just like you coagulate egg whites.
But remember that meat is muscular tissue, i.e. a specific part of the body of an animal which has the
ability to contract when the brain issues orders to do so. This contraction is being done by the proteins
in the fibres, and it causes the fibres to shorten.
But also remember that water cannot be compressed! This phenomenon is the basis of the hydraulic
elevator in garages and it is a major difference between gases and some liquids.
II - 3 (of 9)
Use two balloons. Blow air in one, and tie it, and pour water in the other, and tie that one as well.
Try pressing the balloon full of air: you can reduce the volume of this balloon.
Now try pressing the second balloon, and you see that you cannot reduce the volume. The
compressibility of water is very small!
Never forget that food is often primarily made of this non compressible water!
Coming back to meat, if muscles can contract, i.e. shorten, it also means that the total volume is
conserved during contraction, and indeed you can see that bicep muscles that contract increase in
width at the same time: the total volume is conserved.
But it also means that muscular fibres should not be too fragile: the “envelope” of these fibres is made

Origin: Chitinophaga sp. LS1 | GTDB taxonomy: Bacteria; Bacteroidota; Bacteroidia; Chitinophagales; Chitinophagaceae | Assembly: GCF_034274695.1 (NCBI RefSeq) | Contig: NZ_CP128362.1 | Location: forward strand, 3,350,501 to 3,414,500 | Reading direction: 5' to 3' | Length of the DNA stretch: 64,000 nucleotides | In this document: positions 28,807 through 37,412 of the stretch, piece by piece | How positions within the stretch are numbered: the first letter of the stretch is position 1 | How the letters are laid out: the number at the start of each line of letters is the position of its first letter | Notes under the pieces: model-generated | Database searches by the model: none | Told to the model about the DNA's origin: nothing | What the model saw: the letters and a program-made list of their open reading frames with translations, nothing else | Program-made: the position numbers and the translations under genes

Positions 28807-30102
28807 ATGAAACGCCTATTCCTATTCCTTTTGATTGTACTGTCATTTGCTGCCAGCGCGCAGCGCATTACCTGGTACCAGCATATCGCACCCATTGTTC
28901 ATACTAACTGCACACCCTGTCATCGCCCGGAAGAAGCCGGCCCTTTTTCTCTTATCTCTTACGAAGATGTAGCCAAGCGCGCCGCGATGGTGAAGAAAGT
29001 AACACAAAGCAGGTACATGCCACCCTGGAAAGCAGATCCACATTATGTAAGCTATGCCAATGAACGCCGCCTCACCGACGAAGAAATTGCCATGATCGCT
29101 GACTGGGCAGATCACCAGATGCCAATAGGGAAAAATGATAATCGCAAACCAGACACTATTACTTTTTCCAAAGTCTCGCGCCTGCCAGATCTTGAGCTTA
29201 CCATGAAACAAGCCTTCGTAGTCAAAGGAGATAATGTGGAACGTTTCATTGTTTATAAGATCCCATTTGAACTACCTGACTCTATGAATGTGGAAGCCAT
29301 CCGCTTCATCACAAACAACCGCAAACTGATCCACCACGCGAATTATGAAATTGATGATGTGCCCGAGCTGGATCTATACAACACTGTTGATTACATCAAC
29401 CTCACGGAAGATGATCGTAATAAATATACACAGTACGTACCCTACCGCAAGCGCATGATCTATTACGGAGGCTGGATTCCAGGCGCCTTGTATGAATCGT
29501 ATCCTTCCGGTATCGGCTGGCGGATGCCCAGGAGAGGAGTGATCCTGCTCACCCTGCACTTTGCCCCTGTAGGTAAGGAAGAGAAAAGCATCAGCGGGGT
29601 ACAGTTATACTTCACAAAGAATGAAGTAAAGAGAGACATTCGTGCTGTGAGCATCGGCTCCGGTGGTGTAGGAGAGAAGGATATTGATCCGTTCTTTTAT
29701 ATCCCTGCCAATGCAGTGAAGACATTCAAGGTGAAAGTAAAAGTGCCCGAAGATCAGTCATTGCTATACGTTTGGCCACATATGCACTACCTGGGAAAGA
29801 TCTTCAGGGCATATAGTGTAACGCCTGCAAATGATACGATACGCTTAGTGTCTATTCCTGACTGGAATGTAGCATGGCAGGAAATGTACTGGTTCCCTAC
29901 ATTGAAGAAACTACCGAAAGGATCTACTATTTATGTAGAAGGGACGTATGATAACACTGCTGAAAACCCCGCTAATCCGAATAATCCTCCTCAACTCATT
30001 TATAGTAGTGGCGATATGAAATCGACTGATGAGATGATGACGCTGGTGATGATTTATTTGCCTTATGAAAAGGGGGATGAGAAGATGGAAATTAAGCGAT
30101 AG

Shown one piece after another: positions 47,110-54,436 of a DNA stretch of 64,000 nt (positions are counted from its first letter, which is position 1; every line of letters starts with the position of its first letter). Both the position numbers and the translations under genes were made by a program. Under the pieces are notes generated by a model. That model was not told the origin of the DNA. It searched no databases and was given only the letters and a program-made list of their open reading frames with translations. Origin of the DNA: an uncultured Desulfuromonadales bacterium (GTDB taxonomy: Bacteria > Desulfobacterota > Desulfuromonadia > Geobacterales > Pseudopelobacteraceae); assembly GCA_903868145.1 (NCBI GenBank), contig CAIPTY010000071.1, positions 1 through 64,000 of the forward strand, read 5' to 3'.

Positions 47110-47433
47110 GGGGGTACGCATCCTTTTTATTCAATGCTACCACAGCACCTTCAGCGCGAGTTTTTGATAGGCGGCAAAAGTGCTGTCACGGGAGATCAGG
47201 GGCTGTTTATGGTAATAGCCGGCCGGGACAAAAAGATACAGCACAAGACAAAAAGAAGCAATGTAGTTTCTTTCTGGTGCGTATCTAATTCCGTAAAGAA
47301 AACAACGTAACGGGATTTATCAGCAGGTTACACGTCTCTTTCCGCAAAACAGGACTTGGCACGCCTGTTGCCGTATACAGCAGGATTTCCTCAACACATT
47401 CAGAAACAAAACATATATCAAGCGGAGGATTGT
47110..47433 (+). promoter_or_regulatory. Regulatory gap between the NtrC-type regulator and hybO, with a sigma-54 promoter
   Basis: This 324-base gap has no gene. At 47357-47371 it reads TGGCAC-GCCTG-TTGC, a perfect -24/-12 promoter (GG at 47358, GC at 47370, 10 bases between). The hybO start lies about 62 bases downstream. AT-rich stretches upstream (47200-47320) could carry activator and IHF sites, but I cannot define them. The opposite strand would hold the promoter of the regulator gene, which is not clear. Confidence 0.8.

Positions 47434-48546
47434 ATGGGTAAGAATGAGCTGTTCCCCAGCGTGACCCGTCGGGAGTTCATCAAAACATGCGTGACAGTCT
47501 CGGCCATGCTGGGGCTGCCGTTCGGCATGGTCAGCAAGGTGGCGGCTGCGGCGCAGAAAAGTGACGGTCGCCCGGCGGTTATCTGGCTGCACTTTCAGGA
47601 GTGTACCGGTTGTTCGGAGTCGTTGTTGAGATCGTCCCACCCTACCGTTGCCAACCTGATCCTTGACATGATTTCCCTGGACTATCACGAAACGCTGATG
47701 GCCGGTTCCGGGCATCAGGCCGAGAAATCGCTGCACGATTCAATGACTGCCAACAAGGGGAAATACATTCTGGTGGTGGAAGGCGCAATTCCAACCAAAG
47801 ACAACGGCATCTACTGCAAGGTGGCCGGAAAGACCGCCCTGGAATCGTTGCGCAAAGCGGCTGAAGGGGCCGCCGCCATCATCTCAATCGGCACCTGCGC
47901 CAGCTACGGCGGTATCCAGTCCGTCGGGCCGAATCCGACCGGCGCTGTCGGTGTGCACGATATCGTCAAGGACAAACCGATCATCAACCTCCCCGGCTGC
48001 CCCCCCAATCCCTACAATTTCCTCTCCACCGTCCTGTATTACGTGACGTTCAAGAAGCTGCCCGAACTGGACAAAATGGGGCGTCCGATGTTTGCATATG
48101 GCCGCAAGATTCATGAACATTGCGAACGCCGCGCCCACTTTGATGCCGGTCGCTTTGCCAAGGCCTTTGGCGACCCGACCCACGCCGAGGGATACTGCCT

of a resistant material, called “connective tissue”. What is the nature of this tissue? You are now
familiar with proteins… and indeed this muscular tissue is made of proteins of a special kind: ...
familiar with proteins… and indeed this muscular tissue is made of proteins of a special kind: collagen.
Collagen? You know it well - when meat is heated in water, it makes a stock that can jellifies later
upon cooling. The jellification of the stock is because this stock contains gelatine that has been
extracted from collagen that has been dissociated during cooking.
And the colour? Sometimes meat is red: we know that it is because of blood, which is a red colour
because proteins containing iron called haemoglobin. Blood is inside meat, but limited to the blood
vessels. A good demonstration for this fact is shown by soaking meat in water: you see that the water
turns red, as the blood dissolves in it; but at the same time, the meat turns white.